Private Jesus Detector Nobody’s Master Nobody’s Servant LP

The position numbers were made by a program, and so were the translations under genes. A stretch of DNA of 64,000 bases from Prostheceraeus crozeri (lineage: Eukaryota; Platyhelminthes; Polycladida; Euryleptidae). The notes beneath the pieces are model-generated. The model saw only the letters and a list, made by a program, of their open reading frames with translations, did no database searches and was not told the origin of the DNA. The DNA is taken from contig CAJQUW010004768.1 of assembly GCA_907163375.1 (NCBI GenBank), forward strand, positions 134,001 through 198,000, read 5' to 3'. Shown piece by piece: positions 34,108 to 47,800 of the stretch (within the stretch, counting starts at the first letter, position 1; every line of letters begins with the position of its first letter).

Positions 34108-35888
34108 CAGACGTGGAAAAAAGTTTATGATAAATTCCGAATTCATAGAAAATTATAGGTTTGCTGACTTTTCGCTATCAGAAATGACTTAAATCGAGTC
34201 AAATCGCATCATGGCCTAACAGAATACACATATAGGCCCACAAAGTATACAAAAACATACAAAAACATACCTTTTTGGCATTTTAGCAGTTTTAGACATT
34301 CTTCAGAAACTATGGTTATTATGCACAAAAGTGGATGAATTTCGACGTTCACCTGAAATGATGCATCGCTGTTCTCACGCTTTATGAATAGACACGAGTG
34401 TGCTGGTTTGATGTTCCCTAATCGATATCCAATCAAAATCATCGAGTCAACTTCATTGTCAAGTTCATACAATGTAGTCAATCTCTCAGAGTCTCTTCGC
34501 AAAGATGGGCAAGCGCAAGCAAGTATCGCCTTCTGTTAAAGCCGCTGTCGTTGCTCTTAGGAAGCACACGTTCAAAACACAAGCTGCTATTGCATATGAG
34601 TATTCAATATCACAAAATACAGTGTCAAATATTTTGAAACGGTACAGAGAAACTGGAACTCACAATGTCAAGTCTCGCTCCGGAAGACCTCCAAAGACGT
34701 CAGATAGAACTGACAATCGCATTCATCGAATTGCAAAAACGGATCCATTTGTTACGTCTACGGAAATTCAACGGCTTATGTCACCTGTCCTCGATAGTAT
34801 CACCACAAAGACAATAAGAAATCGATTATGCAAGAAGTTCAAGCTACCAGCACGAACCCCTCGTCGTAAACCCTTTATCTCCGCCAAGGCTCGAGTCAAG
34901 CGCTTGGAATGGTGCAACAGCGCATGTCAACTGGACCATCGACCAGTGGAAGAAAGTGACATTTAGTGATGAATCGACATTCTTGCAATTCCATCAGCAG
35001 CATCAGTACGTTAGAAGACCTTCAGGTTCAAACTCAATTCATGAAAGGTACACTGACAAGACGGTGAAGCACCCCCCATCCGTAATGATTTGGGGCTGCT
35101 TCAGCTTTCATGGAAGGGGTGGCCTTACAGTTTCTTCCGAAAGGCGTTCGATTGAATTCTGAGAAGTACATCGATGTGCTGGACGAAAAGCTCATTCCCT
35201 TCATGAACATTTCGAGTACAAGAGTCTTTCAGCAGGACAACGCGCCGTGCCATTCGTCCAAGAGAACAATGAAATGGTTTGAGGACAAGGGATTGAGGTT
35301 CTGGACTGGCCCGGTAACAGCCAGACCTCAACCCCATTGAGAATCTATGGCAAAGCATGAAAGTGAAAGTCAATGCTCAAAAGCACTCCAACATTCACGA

This is one that nobody expected: a new record from Bruges’ PRIVATE JESUS DETECTOR. I have always seen the band as part of a scale that can be used to assess the degree of nerdiness of a given punk. If one is cognizant with them, you know there is some solid knowledge of the ’90s crust and D-beat scene involved, and potentially the lovely prospect of a lengthy debate over the merits of SVART PARAD. You could say PRIVATE JESUS DETECTOR are something of a cult band if you are into primitive and raw European hardcore punk influenced by the heaviest brand of UK anarcho-punk and vintage käng hardcore. It is admittedly a small cult. I am always dubious when I am faced with new material from a band that split up 30 years ago (that was even before the SPICE GIRLS’ formation), because you never really know what you are going to get—a lot of old bands reform and record stuff that they would have been ashamed to listen to back when they were still relevant. But you can also be pleasantly surprised, and this Belgian powerhouse falls in the second category. The influences haven’t changed, and PRIVATE JESUS DETECTOR still works with the same basics, namely ANTISECT and ANTI-SYSTEM getting into a school fight with CRUDE SS and DISCARD (don’t worry, they all make peace and listen to EXCREMENT OF WAR by the end), but the sound is cleaner and clearer and it reminds me of how HELLKRUSHER has evolved. The band hasn’t given up on the vintage anarcho politics either, and the song “Serpent’s Game” shows they think critically about “the scene.” On the whole, Nobody’s Master Nobody’s Servant is a pretty good album and it does have a couple of genuinely hard-hitting numbers where the dual vocals work great together (a second singer, Vrokker from CHRONIC DISEASE, has been added for the album, and I’m always a sucker for those). Hopefully it might make people want to check out the earlier material, but I know full well that the ones who will listen to this new album are the ones who are already fans anyway, some of whom will whine that it doesn’t sound like the How Evil Can One Get EP from 1994 as if the band should have been frozen in the ’90s like a punk mammoth. I wish ANTISECT’s reformation sounded something like this LP.